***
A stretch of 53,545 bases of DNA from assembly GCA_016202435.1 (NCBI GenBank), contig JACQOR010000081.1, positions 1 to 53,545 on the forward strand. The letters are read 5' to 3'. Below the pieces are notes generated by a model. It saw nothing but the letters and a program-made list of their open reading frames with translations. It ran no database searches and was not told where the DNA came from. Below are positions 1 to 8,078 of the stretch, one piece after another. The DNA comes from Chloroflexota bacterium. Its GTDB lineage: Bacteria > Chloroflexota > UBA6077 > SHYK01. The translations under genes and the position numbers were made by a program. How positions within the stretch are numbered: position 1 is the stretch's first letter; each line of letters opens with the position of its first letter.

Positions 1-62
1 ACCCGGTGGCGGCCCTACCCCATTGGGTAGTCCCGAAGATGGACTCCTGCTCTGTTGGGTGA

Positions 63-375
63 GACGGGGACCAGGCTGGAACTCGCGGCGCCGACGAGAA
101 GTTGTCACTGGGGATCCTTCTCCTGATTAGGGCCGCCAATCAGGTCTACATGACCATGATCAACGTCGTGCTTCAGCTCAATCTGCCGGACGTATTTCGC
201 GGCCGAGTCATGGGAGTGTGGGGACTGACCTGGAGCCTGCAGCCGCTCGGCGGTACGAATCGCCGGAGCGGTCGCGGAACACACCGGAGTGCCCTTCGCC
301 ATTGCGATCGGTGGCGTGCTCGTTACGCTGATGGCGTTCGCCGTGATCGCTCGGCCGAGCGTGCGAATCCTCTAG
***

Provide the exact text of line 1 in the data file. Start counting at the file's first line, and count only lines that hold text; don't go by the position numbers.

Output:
A stretch of 53,545 bases of DNA from assembly GCA_016202435.1 (NCBI GenBank), contig JACQOR010000081.1, positions 1 to 53,545 on the forward strand. The letters are read 5' to 3'. Below the pieces are notes generated by a model. It saw nothing but the letters and a program-made list of their open reading frames with translations. It ran no database searches and was not told where the DNA came from. Below are positions 1 to 8,078 of the stretch, one piece after another. The DNA comes from Chloroflexota bacterium. Its GTDB lineage: Bacteria > Chloroflexota > UBA6077 > SHYK01. The translations under genes and the position numbers were made by a program. How positions within the stretch are numbered: position 1 is the stretch's first letter; each line of letters opens with the position of its first letter.